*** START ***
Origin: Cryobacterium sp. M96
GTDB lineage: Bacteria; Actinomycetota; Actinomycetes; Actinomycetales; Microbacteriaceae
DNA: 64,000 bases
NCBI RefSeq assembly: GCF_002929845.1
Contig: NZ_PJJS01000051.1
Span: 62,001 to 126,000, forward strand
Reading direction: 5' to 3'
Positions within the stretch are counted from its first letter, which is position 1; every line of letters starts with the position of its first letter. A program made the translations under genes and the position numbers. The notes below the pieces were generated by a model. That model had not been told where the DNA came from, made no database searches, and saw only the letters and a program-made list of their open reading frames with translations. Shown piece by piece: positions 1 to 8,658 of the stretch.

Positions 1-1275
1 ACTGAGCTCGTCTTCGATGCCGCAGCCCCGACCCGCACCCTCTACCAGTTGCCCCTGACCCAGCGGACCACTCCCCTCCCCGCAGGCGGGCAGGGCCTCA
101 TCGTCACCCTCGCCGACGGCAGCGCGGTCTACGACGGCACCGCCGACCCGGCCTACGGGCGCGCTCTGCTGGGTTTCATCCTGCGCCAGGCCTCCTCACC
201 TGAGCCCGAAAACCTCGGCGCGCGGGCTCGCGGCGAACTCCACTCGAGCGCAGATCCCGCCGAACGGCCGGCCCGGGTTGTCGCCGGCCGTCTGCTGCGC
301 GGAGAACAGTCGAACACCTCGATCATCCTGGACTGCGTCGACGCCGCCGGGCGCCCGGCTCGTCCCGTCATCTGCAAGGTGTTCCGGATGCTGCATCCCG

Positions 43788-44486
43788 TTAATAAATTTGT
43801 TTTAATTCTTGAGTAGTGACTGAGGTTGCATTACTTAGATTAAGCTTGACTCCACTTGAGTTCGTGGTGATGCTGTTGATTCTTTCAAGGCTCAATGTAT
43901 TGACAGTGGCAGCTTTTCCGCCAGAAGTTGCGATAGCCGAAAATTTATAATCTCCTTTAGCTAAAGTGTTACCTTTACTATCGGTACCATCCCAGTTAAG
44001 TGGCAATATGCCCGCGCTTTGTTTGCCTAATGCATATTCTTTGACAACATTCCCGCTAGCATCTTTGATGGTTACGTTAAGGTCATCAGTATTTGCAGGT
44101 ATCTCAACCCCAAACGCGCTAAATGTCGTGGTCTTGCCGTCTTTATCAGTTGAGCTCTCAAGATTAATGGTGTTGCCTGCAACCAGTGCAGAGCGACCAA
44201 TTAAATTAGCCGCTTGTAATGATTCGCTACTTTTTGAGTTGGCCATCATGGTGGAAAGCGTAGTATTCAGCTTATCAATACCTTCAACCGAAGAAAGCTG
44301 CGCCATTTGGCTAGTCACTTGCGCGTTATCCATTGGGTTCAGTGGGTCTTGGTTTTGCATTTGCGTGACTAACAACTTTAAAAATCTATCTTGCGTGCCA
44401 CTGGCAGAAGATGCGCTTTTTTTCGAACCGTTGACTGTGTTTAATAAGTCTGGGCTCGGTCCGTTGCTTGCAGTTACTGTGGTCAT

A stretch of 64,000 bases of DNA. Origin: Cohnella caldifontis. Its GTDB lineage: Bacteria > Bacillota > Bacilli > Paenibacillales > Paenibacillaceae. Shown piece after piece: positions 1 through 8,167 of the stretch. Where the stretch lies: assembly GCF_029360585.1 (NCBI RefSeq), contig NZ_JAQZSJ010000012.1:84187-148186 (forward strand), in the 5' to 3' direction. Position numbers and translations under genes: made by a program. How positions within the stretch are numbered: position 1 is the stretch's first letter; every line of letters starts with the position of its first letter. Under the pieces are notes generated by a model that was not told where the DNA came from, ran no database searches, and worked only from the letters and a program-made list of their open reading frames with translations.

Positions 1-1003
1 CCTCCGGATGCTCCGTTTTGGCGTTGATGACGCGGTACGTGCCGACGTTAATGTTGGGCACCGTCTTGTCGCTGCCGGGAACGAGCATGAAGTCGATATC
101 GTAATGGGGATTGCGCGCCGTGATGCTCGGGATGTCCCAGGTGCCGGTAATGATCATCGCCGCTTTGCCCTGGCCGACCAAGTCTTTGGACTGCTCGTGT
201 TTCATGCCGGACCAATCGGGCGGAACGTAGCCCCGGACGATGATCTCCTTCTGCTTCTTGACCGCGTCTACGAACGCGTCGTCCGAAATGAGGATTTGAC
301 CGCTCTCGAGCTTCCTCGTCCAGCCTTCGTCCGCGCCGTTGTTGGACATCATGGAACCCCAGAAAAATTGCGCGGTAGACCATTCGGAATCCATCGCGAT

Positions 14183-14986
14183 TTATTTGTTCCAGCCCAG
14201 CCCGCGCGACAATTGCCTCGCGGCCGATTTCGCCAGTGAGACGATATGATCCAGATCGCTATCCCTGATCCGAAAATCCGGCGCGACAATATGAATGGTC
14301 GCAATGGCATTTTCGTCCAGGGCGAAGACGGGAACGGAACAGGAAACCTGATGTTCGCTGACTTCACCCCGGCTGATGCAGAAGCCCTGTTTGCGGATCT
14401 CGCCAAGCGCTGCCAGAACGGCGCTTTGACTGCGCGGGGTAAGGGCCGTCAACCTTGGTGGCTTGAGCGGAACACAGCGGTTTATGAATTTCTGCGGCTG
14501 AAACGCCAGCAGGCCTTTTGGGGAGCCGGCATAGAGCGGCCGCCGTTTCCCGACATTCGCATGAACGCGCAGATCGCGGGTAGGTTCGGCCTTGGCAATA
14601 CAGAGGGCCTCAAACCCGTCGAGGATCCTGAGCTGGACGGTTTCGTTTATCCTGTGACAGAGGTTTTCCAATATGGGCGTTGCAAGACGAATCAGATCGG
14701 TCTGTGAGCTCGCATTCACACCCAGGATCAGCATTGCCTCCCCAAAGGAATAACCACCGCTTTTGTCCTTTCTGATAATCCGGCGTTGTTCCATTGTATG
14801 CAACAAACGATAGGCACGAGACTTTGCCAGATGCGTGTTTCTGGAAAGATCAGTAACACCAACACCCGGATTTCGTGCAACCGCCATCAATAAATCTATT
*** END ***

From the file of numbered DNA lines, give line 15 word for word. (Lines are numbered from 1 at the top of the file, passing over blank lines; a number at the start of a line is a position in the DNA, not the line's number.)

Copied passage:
43788 TTAATAAATTTGT